Gilbert and Wordsworth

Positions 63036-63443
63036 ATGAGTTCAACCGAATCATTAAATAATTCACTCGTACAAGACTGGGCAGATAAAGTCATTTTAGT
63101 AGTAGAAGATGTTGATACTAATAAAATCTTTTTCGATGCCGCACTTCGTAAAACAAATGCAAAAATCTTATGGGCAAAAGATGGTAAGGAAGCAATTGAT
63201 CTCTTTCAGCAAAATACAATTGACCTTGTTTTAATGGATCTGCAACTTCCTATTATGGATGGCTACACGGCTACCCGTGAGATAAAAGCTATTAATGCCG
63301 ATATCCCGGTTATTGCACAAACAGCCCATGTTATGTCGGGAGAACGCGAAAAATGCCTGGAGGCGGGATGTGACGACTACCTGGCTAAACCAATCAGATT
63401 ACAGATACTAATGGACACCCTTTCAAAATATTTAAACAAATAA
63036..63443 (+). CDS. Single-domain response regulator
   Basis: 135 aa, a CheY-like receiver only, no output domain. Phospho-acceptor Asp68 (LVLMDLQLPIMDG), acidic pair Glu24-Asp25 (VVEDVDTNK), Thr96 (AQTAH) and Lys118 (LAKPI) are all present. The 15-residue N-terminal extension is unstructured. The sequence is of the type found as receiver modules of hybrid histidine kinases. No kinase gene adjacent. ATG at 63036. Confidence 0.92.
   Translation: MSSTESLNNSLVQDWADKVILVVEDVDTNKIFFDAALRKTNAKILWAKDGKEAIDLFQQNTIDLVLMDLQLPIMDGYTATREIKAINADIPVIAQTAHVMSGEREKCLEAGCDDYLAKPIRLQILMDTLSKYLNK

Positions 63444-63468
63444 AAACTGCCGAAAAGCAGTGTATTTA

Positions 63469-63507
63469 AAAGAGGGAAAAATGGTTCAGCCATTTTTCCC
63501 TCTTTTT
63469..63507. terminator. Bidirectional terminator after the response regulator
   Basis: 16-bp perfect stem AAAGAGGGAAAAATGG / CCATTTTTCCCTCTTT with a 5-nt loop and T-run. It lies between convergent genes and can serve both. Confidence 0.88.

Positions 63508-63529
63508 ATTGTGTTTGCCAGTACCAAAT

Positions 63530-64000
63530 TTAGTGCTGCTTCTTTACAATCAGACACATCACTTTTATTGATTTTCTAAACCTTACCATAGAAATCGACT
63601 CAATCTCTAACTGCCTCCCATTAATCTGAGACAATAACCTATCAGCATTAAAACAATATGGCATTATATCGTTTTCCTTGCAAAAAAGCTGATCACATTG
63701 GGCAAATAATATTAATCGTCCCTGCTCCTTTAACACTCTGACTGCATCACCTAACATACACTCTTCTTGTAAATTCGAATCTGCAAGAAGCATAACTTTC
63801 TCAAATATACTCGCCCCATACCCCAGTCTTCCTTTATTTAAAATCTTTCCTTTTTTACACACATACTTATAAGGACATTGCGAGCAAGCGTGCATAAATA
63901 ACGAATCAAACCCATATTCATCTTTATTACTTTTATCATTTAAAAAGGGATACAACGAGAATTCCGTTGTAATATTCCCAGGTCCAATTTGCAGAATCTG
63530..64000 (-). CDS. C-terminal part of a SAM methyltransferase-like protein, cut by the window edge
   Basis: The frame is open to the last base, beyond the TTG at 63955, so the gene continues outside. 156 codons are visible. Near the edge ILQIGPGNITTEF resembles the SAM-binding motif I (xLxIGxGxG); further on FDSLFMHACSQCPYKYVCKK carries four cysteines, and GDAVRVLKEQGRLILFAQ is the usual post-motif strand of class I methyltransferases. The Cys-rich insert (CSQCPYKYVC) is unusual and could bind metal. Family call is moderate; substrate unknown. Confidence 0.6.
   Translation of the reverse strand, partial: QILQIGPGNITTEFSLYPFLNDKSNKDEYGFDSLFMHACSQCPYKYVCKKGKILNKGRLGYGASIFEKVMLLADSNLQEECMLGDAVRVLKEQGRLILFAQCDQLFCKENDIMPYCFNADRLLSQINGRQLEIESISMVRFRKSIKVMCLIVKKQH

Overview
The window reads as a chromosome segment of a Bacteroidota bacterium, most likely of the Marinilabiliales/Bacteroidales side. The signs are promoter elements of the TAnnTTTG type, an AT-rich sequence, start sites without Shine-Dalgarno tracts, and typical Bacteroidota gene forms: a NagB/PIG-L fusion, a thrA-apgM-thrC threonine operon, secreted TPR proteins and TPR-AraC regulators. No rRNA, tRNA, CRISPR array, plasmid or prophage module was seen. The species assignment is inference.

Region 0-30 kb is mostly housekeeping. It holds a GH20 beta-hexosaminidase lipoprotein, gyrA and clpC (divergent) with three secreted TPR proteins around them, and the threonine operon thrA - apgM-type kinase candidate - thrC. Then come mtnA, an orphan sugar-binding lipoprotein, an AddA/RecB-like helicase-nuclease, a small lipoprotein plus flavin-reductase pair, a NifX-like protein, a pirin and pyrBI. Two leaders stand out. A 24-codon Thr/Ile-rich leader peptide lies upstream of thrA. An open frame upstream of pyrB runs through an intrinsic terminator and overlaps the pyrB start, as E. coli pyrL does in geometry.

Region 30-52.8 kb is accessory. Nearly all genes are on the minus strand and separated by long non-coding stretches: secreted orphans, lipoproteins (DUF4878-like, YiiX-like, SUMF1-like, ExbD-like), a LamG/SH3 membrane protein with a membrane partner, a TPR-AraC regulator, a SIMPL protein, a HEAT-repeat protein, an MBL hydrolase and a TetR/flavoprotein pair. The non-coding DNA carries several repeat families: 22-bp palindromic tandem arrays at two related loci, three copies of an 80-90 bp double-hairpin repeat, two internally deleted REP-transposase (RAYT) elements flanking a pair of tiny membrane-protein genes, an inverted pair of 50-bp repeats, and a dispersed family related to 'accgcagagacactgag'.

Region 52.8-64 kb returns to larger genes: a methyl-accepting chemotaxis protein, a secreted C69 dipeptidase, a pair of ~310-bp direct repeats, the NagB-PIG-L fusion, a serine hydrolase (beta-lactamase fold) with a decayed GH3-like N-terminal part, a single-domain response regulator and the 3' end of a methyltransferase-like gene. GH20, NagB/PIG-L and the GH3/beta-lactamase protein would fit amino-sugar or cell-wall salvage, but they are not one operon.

Wordsworth acknowledged Gilbert’s ‘admirable’ prose ‘description of the Calenture’ – a delirium affecting seafarers – as a source for a passage in ‘The Brothers’. Wordsworth’s fascination with extreme psychological states incurred on long sea voyages was the seed idea behind ‘The Rime of the Ancient Mariner’, which was to have been his joint project with Coleridge. Wordsworth’s aesthetic goal was to find ‘the genuine language of passion’, a language freed from the conventions of polite literature. Although the rapture of Gilbert’s voice had that quality of freedom from convention,for Wordsworth it ran too close to madness.In Wordsworth’s most successful adoption of Gilbert’s prose, the quest for ‘Primeval Nature’s Child’ (Excursion, III: 928) in the American wilderness, Wordsworth’s character, the Solitary, finds only savagery and degeneration.
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